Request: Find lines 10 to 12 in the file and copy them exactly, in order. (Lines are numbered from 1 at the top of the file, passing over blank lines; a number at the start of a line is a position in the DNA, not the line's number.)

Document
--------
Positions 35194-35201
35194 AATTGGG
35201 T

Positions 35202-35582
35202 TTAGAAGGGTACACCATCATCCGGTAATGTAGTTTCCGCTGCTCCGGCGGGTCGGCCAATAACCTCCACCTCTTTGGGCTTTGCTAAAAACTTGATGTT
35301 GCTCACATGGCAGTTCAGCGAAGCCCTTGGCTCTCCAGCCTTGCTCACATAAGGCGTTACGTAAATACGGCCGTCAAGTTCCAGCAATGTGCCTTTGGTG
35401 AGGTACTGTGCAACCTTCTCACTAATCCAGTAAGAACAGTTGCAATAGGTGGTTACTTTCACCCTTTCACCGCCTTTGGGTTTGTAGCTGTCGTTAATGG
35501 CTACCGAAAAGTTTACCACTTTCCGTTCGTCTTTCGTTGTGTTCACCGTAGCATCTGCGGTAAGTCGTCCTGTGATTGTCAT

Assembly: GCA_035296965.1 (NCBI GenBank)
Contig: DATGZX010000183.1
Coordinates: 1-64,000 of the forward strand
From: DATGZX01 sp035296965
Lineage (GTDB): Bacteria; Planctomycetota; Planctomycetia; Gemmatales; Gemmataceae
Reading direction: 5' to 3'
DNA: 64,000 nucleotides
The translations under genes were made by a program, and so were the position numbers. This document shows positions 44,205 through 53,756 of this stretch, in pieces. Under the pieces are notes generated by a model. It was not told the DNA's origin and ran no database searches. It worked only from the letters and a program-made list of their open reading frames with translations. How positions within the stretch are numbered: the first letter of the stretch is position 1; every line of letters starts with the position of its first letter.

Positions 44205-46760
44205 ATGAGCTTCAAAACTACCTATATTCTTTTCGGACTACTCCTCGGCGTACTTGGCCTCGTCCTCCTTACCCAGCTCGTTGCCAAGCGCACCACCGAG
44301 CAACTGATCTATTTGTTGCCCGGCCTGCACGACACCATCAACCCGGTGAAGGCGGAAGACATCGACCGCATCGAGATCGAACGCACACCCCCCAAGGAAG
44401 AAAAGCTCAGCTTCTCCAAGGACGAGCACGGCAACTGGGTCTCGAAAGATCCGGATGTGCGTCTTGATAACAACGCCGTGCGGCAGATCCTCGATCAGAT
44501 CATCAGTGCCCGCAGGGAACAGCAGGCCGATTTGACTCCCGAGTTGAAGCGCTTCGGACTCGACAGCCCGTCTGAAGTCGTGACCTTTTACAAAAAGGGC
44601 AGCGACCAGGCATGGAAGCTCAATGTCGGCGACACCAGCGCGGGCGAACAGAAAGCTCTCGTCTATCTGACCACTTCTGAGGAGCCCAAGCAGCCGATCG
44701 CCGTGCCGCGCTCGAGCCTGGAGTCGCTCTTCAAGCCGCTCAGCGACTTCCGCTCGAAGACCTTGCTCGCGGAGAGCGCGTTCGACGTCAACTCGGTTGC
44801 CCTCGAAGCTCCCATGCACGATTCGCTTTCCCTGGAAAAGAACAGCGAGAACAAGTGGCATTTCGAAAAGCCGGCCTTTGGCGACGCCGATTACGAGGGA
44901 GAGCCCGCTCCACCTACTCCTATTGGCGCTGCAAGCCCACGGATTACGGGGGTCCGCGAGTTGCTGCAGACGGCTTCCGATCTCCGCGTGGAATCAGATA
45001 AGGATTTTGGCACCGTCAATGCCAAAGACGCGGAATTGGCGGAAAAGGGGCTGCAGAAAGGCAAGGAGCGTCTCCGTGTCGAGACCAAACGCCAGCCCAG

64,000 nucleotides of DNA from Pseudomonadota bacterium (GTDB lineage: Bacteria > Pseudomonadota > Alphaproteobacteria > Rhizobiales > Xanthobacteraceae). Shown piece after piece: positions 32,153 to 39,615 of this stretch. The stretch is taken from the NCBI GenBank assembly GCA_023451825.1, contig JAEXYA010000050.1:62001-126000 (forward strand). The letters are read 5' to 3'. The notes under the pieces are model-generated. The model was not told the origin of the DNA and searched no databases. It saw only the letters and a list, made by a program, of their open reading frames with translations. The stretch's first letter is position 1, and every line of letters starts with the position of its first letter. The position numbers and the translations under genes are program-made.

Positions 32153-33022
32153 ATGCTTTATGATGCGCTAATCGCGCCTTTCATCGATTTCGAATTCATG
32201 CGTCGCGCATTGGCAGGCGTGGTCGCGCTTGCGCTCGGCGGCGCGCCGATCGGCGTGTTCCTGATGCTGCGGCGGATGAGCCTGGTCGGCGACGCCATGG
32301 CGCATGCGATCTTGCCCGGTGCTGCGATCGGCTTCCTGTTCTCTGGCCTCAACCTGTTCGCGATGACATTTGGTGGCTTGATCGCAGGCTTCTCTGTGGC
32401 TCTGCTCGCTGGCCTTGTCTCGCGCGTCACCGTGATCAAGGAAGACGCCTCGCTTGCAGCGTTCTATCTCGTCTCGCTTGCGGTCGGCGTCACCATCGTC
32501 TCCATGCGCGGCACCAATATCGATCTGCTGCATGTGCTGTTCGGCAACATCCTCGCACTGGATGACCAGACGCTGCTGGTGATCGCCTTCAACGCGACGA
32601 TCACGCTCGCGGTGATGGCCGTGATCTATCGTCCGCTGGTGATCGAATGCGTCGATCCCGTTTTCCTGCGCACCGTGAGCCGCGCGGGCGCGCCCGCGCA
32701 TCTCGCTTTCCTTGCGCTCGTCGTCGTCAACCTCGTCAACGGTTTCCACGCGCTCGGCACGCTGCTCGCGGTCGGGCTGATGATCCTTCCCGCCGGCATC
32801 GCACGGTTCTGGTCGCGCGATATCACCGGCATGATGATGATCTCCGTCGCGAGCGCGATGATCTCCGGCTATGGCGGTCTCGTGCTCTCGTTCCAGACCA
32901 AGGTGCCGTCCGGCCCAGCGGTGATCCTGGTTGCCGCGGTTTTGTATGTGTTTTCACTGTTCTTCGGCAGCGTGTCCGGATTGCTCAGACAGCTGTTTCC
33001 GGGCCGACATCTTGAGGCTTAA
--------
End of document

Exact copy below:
Contig: DATGZX010000183.1
Coordinates: 1-64,000 of the forward strand
From: DATGZX01 sp035296965